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Fatphobia: violence against bodies



According to Psicología y Mente, fatphobia can be defined as "an automatic and generally unconscious bias that leads to discrimination, objectification and undervaluing of overweight people, especially if they are women."


In 2017, 116 reports were filed before the Argentine National Institute Against Discrimination, Xenophobia and Racism in relation with physical appearance. This number grew to 184 in 2018. This type of violence occurs predominantly in the field of education, although there have been reports for exclusion and derisive situations in workspaces, businesses and entertainment venues such as bars and nightclubs. Additionally, when it comes to discrimination against overweight people, healthcare facilities are the top location identified in complaints.


How did activism for body positivity start?


According to anthropologist and psychiatrist Anne Becker, this movement began as a consequence of years and years living under societal pressures related to the limited options of what an "ideal body" looks like. Beauty parameters tend to be defined around current fashion models and artists, who lead the general public to develop an insatiable need to reach certain body standards.


By 1890, many first wave feminists from European society pushed for modifications to Victorian-style clothes. Corsets, which re-shaped their bodies, were uncomfortable to wear daily. In a context marked by achievements such as women's suffrage and their access to education, they expressed their refusal to keep wearing those and several fashion designers began to create clothing for different occasions: new styles of underwear, more comfortable sportswear, among other innovations.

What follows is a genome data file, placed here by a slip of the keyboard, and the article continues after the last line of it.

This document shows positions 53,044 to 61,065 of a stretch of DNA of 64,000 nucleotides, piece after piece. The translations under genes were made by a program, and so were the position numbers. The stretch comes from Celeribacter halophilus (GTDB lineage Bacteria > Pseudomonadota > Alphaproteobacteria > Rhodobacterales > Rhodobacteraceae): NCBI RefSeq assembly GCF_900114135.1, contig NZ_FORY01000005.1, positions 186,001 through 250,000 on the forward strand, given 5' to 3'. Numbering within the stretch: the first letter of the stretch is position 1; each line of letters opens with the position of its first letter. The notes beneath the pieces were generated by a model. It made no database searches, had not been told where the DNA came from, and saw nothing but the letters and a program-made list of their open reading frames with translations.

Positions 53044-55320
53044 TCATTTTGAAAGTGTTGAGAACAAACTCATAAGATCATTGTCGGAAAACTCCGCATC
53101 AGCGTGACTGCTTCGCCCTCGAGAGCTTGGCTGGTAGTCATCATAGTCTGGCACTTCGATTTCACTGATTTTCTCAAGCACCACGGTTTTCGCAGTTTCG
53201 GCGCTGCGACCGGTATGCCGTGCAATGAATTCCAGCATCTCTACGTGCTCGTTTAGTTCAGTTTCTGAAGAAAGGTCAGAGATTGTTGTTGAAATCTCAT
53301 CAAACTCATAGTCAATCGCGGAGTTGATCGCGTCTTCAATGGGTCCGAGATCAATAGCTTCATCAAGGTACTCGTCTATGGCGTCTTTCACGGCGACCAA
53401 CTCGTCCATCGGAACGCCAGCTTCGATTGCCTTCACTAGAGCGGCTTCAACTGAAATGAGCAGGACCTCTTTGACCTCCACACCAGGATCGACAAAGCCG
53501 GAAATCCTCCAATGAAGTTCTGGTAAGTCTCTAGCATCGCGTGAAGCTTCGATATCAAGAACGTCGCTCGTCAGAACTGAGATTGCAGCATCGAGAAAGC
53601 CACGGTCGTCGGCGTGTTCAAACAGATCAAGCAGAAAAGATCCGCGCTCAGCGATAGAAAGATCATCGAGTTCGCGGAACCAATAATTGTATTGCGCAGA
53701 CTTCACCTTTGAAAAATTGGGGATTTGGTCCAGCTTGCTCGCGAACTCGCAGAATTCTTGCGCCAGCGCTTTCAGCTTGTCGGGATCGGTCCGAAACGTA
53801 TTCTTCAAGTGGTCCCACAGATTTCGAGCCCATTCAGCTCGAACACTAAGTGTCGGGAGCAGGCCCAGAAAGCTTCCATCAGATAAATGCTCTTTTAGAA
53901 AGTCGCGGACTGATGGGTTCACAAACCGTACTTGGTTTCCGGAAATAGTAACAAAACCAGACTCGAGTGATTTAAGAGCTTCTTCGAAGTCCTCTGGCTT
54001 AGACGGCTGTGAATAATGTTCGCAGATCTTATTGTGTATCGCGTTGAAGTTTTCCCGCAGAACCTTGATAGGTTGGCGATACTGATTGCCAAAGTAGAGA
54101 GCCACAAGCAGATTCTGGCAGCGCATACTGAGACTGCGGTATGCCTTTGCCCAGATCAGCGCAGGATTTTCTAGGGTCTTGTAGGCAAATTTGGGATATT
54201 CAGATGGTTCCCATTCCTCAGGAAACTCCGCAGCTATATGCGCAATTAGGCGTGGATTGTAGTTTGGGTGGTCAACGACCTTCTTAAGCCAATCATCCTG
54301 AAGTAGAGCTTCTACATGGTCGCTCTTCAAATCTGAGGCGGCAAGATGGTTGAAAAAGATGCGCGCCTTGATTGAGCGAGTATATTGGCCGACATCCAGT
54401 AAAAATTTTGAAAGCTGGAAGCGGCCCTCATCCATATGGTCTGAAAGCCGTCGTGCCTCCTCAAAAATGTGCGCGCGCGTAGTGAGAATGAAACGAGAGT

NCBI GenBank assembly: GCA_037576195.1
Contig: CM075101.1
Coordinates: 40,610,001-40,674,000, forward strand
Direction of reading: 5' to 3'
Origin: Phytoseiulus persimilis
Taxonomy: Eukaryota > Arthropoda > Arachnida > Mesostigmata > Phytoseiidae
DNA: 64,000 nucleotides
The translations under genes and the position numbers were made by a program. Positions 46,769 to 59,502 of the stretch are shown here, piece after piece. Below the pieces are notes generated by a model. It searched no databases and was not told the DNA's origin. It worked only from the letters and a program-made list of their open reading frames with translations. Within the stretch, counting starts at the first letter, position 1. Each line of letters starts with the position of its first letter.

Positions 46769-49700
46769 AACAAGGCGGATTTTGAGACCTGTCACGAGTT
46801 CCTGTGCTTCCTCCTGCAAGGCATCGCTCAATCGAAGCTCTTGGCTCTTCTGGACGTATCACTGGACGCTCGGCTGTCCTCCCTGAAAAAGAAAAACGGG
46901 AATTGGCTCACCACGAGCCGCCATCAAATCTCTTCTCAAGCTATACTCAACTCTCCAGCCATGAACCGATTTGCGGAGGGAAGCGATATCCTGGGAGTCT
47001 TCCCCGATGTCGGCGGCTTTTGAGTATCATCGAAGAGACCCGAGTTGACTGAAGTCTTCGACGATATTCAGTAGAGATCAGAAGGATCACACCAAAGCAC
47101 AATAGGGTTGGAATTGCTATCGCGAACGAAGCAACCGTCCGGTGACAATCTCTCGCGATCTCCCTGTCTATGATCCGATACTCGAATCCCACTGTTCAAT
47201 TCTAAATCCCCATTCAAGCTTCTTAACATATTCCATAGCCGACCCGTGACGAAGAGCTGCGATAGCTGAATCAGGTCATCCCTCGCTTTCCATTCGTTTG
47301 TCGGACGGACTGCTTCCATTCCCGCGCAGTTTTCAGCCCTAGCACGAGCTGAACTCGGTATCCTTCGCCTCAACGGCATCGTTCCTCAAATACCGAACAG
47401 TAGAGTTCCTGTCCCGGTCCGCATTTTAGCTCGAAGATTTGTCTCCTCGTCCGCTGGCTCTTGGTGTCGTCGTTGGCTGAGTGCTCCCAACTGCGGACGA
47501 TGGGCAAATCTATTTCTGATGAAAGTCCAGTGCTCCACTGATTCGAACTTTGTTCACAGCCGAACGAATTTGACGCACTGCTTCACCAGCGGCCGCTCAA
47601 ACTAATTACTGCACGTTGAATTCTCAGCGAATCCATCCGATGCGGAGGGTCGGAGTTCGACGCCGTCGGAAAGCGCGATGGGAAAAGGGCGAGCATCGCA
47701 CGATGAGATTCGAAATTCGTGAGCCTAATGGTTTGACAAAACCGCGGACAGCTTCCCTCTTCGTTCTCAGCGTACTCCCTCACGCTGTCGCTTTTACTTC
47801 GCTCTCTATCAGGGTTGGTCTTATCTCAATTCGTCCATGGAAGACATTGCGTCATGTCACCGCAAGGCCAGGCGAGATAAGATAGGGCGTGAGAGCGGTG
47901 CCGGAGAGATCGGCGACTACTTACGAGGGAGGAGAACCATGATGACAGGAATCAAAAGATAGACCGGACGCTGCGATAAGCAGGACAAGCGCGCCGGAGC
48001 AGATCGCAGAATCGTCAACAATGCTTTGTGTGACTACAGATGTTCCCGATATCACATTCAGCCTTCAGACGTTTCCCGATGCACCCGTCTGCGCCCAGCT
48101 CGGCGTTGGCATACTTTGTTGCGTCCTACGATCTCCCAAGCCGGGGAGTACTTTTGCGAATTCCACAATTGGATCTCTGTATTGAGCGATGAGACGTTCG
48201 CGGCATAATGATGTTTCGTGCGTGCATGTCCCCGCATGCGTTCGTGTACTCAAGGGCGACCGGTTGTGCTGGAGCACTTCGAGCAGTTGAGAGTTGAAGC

In this line, body positivity is not just for fat bodies but also for POC, queer, disabled and physically scarred bodies. Its goals are to celebrate self-acceptance and normalize body diversity.


Demands for bodies without patterns


Laura Contrera is a Philosophy professor, a lawyer graduated from the University of La Matanza and a PhD student in Gender Studies at the University of Buenos Aires. She describes herself as a fat feminist and an activist for bodily, sexual and gender diversity.


Her research focuses on the stigmatization and discrimination endured by fat people from a human rights approach and it analyses the fight for depathologization of bodily diversity developed in the latest decade in Argentina.


A few years ago, Contrera and her colleague Nicolás Cuello started to talk and discuss fat bodies from their own personal experiences. Due to the differences between the American diet—rife with fast food—and the Latin American one, they decided to work on a type of activism that did not start from scratch: they used concepts from feminism and anti-capitalism and became leaders of fat activism in Argentina.


In this line, Contrera and Cuello co-wrote “Bodies without patterns: Resistances from the disproportionate geographies of the flesh” (2016), published in Spanish by Madreselva. She has also participated in compilations in Spanish such as "Whoever reads this is fat. Necessary readings on bodily and sexual diversity" (2018), "Bisexual feminists. Counterstories from a strongly positioned diversity" (2019) and "Feminist healthcare. Sovereignty over our own bodies, power and grassroots movements" (2019).


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